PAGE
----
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Mark Messier
Markmessier.jpg
Born January 18, 1961 (1961-01-18) (age 56)
Edmonton, Alberta, Canada
Height 6 ft 2 in (1.88 m)
Weight 210 lb (95 kg; 15 st 0 lb)
Position Centre
Shoots Left
Played for WHA
Indianapolis Racers
Cincinnati Stingers
NHL
Edmonton Oilers
New York Rangers
Vancouver Canucks
National team Flag of Canada.svg Canada
NHL Draft 48th overall, 1979
Edmonton Oilers
Playing career 1978–2004
Hall of Fame, 2007

Mark Messier (born Mark Douglas Messier on January 18, 1961) is a Canadian former professional ice hockey center of the National Hockey League (NHL) and former special assistant to the president and general manager of the New York Rangers.

He played a quarter of a century in the NHL (1979–2004) with the Edmonton Oilers, New York Rangers and the Vancouver Canucks. He also played professionally with the World Hockey Association (WHA)'s Indianapolis Racers and Cincinnati Stingers.

He was the last former WHA player to be active in professional hockey, and the last active player who had played in the NHL in the 1970s.

Mark is considered one of the greatest NHL players of all time and is second on the all-time career lists for playoff points (295) & regular season games played (1756) and is third for regular season points (1887).

He is a six-time Stanley Cup champion: five with the Oilers and one with the Rangers & is the only player to captain two different professional teams to championships.

Mark's playoff leadership while in New York (which ended a 54-year Stanley Cup drought in 1994), earned him the nickname "The Messiah", a play on his name. He was also known, over the course of his career, as "The Moose" for his aggression and strength.

He twice won the Hart Trophy as the league's most valuable player, in 1990 and 1992, and in 1984 he won the Conn Smythe Trophy as the most valuable player during the playoffs.

Mark is a 15-time NHL All-Star. In 2007, he was inducted into the Hockey Hall of Fame in his first year of eligibility.

On January 27, 2017, in a ceremony during the 2017 All-Star Weekend in Los Angeles, California, he was part of the second group of players to be named one of the "100 Greatest NHL Players" in history.

Playing CareerEdit

1978–79: Early years and WHAEdit

Mark lived in St. Albert and played Tier II in the Alberta Junior Hockey League with the St. Albert Saints.

In 54 games, he had 74 points and 194 penalty minutes & also played a few games with the Portland Winter Hawks. His father, Doug had also played in Portland for the Buckaroos.

Mark's father once played junior hockey with Pat Stapleton, the coach of the Indianapolis Racers. Doug called him and got Mark a contract to play hockey in Indianapolis for $30,000.

Mark signed the five-game tryout contract at the age of 17. He failed to register a point and was released just before the Racers folded.

Shortly after being released by Indianapolis, Mark was signed as a free agent by the Cincinnati Stingers. While with the Cincinnati Stingers, he was on a line with Robbie Ftorek.

Ftorek was one of the top scorers in the league but, Mark managed to get only two goals. He would play 47 games for the Stingers tallying only one goal and ten assists. While in Cincinnati, he was a teammate of Mike Gartner, Barry Melrose and Paul Stewart.

When he retired, Mark was the last former WHA player still active on the ice as a player.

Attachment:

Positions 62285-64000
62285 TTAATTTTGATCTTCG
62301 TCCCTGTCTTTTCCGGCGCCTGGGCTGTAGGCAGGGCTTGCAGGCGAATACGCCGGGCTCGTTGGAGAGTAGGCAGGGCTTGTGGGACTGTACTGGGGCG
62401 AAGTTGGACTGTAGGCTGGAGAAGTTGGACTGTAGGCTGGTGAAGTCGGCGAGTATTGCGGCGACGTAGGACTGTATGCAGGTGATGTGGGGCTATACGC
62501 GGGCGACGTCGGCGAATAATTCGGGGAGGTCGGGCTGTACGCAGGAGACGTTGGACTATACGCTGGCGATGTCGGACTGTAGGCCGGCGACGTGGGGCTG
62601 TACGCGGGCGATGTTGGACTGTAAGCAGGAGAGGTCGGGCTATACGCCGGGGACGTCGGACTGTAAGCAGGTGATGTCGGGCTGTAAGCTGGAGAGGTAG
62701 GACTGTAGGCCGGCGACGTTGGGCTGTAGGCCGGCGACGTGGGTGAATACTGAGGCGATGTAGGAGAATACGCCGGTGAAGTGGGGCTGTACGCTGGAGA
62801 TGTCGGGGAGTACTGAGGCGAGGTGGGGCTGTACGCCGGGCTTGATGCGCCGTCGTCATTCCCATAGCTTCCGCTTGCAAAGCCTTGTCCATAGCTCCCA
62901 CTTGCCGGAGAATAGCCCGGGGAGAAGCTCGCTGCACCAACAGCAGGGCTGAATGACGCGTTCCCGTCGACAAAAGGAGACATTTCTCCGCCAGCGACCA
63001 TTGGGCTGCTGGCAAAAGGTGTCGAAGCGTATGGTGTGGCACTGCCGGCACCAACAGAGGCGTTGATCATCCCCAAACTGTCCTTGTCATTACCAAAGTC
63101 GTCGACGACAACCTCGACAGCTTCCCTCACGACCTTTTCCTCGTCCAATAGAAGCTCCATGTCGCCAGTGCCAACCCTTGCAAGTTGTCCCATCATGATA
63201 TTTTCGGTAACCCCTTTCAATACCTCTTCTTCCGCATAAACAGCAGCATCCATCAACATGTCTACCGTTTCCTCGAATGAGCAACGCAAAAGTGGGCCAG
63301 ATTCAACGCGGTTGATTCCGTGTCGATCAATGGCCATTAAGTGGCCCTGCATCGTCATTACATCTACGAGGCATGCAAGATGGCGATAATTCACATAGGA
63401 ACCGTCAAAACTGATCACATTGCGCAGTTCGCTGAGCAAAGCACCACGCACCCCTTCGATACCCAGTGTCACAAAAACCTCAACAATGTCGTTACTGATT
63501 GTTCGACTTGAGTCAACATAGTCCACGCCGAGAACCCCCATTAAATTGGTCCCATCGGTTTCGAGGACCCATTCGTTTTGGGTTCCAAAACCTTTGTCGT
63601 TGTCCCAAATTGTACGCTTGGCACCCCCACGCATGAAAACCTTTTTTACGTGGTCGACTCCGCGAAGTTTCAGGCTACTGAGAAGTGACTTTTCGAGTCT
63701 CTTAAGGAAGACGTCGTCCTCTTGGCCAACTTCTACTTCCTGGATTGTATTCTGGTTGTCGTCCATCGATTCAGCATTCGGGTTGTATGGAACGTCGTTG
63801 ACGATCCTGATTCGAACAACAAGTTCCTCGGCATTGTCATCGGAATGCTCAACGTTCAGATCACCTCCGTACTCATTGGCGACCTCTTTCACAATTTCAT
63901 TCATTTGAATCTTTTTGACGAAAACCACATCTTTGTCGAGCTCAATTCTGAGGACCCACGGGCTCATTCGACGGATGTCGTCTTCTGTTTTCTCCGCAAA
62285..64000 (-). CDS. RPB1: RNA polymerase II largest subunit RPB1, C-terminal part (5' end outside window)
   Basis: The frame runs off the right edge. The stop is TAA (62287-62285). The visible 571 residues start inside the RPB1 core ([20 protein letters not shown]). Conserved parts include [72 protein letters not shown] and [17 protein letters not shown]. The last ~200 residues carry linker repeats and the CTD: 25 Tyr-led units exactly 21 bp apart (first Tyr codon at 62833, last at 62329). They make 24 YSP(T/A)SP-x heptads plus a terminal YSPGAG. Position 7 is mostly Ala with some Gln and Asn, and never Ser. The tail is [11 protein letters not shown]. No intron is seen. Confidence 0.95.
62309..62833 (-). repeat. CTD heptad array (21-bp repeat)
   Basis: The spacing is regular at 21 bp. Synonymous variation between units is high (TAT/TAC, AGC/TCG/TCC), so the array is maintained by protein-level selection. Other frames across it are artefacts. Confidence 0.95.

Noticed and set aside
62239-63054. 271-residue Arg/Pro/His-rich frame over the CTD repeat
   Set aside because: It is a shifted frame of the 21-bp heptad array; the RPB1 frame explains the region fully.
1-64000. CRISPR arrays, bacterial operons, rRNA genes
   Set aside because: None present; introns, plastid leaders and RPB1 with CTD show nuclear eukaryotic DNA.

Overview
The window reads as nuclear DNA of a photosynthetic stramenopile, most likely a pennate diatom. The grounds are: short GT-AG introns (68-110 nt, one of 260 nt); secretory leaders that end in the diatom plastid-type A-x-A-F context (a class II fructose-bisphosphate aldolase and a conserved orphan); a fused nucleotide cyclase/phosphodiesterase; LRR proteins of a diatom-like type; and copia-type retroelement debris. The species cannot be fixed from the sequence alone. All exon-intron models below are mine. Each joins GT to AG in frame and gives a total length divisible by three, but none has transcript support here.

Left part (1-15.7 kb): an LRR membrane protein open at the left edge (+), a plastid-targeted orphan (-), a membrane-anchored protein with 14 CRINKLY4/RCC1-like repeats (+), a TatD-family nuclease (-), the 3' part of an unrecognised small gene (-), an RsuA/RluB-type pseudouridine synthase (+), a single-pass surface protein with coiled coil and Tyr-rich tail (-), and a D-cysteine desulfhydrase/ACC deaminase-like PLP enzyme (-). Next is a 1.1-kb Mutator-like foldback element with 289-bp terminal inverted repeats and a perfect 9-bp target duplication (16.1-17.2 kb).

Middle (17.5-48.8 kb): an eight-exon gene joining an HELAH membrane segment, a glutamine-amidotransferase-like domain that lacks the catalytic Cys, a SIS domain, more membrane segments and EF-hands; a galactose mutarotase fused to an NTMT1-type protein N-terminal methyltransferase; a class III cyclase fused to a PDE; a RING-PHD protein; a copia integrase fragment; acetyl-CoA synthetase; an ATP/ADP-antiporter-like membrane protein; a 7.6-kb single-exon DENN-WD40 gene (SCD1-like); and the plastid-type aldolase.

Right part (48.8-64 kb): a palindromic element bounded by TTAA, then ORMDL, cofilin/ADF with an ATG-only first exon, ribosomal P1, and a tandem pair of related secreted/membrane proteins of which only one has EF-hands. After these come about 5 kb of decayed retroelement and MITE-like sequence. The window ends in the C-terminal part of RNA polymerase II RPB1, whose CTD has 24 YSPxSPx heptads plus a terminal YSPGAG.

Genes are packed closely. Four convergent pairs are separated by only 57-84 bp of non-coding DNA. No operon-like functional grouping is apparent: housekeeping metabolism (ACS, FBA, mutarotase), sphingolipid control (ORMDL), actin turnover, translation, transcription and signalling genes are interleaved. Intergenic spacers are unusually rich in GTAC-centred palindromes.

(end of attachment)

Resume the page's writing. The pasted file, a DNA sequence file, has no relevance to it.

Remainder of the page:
1979–1991: Edmonton OilersEdit

Mark was drafted in the third round (48th overall) by the Edmonton Oilers in the 1979 NHL Entry Draft. He was a fierce, tough competitor whose intense leadership in the dressing room was as important as the goals he scored on the ice. He was not initially known as a scorer, but his offensive numbers increased steadily over his first few years with the Oilers.

In the 1981–82 season, Mark registered his only 50-goal season. For most of his tenure with the Oilers, he played on a line with Glenn Anderson.

Initially a left winger (he was named to the NHL First All-Star Team in 1982–83 on left wing), Mark switched to centre in the 1984 playoffs and the results were spectacular.

In Game 3 of the 1984 Stanley Cup Finals, for example, with his Oilers trailing the four-time defending champion New York Islanders by a goal, it was his goal on a brilliant end-to-end rush that sparked a comeback by the Oilers.

By the end of the series the Oilers had won their first Stanley Cup and Messier had earned the Conn Smythe Trophy, awarded to the most valuable player of the playoffs.

In 1984, Mark was suspended for ten games for cracking Jamie Macoun's cheekbone with a sucker punch from behind during a game against the Calgary Flames on December 26., 1984. He was retaliating for having been boarded by Macoun earlier in the game, but the NHL ruled that he had instigated the fight.

On September 6, 1985, Mark lost control of his Porsche and totaled it by hitting three parked cars. He was later charged with hit and run and careless driving, for which he paid a fine.

He won four more Cups with the Oilers, 1985, 1987, 1988 and 1990, the last which he captained the Oilers to a five-game victory over the Boston Bruins.

Even though the Oilers had been a 1980s powerhouse, the 1990 victory (which came two years after Wayne Gretzky was traded away) surprised many, Mark also won the Hart Memorial Trophy as league MVP that season, edging out the Bruins' Ray Bourque by just two votes, the narrowest margin in the award's history.[13]

Even though Mark was actually under contract to the Oilers until 1993, his agent and father Doug Messier unsuccessfully pressed Sather for a new deal in the summer of 1990

After the 1990–91 season, Mark was upset that the Oilers were willing to let Adam Graves leave the team. He issued a public trade demand during the Canada Cup tournament saying that he wanted out if the Oilers were not willing to do what was necessary to keep important players.

On October 4, 1991, in one of many cost-cutting moves by Edmonton management, Messier was traded to the New York Rangers for Louie DeBrusk, Bernie Nicholls and Steven Rice.

1991–1997: New York RangersEdit